Monday, June 24, 2013

The Hypnotist’s Love Story – Liane Moriarty

I had a novel (heh) experience last week.  I took all three kids to the pool and discovered that I could actually sit and relax.  They all, finally, can swim.  They all, finally, can entertain themselves.  They don't NEED NEED NEED me every blinking second.  

So the next day, I tried something else.  I took a book to the pool.

And there I sat, in a low lounger in the zero entry, and read my novel while my three getting-older-ish children frolicked happily in the water for TWO HOURS.  I would have a picture of this amazing spectacle eight-and-a-half years in the making, but I was too freaked out by it to attempt retrieving the phone for documentation.  This situation was too new, and it was precarious.  I feared that any shift in position could cause the gods of relaxation to be angered, thereby imparting my children to immediately demand snacks, or produce diarrhea, or start punching each other over dive sticks or something.  It was kind of like a standoff with a wild beast of the jungle – if I didn’t move, maybe I would remain hidden in the foliage.  So I stayed put, and barely breathed.  FOR TWO WHOLE HOURS.  TWO.


I know those of you with very young children are thinking something along the lines of, “What is this of which you speak?”  Believe me, I’ve paid my dues.  There was one summer in which I was taking them all to the pool at the ages of three, two, and four months.  (We live in south Texas.  The pool is mandatory in the summer.)  I don’t remember much about that time other than the lifting and heaving of one water-soaked toddler after another, during which a sleeping infant was strapped to my chest in a Baby Bjorn.  It wasn’t pretty.  So this reading-at-the-pool thing is well-earned, and I’m loving it.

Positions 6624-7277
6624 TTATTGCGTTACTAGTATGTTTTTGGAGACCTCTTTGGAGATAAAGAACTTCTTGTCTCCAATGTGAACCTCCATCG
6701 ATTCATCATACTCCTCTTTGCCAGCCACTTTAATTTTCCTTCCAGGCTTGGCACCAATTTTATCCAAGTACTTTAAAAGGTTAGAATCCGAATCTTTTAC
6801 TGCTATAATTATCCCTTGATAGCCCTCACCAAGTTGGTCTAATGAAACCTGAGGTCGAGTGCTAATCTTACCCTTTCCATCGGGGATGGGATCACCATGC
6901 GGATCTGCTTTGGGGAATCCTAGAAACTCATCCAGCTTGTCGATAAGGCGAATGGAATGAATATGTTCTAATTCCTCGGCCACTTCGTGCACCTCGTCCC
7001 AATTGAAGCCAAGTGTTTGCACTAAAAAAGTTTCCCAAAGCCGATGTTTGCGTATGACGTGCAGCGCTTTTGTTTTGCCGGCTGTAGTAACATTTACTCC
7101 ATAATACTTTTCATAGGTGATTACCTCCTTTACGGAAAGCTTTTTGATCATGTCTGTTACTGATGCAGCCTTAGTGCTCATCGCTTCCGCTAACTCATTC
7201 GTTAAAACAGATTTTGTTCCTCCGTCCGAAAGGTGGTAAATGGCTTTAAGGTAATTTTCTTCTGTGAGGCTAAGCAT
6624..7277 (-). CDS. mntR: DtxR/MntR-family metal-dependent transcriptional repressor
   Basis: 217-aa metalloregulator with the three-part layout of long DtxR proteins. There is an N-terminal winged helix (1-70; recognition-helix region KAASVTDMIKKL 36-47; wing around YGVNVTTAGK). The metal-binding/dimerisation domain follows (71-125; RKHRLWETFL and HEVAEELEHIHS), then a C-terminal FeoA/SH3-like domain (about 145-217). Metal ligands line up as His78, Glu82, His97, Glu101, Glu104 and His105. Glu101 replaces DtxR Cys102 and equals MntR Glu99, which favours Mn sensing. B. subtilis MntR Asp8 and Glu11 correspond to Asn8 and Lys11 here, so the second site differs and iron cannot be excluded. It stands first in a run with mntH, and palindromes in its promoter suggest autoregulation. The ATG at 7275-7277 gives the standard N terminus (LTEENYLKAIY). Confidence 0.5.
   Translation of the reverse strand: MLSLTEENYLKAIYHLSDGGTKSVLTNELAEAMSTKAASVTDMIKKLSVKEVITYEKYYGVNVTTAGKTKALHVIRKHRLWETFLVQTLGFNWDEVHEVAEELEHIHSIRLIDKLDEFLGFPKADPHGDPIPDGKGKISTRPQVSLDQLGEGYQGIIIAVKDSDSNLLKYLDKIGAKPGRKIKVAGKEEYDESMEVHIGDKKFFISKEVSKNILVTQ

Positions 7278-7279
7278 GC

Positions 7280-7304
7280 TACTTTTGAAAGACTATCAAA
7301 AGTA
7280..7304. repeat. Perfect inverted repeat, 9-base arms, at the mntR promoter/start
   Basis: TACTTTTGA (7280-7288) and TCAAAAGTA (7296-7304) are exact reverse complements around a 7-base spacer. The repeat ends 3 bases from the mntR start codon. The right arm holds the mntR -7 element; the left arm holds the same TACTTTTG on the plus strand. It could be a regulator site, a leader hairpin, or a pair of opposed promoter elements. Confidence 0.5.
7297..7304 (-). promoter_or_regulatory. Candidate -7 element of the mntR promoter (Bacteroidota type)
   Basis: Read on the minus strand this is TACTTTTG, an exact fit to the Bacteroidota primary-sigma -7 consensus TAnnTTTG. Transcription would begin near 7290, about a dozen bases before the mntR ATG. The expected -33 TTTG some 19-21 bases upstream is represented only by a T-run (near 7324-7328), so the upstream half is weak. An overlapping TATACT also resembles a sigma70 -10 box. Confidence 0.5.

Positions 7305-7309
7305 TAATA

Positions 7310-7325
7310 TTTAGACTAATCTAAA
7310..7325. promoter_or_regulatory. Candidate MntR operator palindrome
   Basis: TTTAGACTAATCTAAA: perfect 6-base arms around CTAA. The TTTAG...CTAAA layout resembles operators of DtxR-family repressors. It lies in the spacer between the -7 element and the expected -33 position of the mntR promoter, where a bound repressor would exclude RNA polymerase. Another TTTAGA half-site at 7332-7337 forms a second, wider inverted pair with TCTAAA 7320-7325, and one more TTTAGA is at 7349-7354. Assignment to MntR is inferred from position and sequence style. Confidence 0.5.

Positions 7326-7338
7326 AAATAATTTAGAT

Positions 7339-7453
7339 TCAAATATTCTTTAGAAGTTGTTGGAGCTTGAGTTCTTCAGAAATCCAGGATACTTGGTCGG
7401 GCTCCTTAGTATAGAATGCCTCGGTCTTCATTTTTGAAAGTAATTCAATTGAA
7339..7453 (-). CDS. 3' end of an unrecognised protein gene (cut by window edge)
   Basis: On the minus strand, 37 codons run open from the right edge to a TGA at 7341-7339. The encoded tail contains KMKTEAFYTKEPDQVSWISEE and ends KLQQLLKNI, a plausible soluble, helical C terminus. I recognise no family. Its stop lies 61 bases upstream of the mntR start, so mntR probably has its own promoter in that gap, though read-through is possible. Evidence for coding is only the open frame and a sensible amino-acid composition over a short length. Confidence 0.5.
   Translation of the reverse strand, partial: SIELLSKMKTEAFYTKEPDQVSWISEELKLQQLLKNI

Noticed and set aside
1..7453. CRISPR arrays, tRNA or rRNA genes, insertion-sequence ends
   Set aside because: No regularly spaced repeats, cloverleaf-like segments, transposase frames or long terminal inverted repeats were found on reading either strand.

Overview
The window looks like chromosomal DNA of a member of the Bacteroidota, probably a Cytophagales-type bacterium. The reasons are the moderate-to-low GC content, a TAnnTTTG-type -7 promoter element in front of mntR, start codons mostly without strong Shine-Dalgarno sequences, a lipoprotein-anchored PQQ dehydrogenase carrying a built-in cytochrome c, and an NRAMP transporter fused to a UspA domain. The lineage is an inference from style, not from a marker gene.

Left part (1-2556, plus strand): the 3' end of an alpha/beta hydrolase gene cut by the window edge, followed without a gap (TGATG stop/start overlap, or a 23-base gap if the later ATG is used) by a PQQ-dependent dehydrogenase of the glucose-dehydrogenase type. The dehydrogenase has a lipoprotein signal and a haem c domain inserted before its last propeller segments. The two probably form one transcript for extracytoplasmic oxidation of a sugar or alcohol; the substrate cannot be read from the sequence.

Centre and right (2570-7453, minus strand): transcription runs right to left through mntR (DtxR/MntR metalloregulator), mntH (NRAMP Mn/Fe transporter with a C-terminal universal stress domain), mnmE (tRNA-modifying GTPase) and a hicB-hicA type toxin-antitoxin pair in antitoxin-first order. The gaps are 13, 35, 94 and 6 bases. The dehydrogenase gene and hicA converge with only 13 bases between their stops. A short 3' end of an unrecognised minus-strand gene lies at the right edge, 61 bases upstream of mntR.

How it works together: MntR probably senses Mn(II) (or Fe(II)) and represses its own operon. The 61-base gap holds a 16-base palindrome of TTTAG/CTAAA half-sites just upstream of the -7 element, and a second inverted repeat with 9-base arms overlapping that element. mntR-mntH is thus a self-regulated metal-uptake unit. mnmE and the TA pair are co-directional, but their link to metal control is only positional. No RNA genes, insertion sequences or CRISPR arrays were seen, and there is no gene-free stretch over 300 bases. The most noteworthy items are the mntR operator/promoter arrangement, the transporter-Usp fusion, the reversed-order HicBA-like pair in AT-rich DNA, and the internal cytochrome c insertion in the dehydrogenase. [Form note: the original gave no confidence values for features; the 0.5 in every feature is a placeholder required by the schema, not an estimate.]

And what was I reading, you may ask?  Put this one on your summer list right away. 

It’s always a treat to pick up a novel that I think will be a fun, fluffy read, and discover that the author is doing something smart and new and unexpected.  The Hypnotist’s Love Story is a love story, yes, but with a sort of creepy twist (a stalker!).  The main character, Ellen, is completely lovable and relatable – as well as very self-aware and insightful, which contributes to the interesting psychological layers of the narrative.  Sydney, Australia serves as setting for the rom-com (and what is Vegemite, by the way?).  And the dialogue is fantastic – some of the lightest and most humorous conversational writing I’ve seen since Harry Potter!  In my opinion, the dialogue is Moriarty’s particular strength. 

In closing, I need to brag about something.  I can't help myself, please bear with me.  LOOK at what she’s READING! 

(It’s the real one.  Not a watered-down version.  She’s on page 100 and loving it.  Eeek!)


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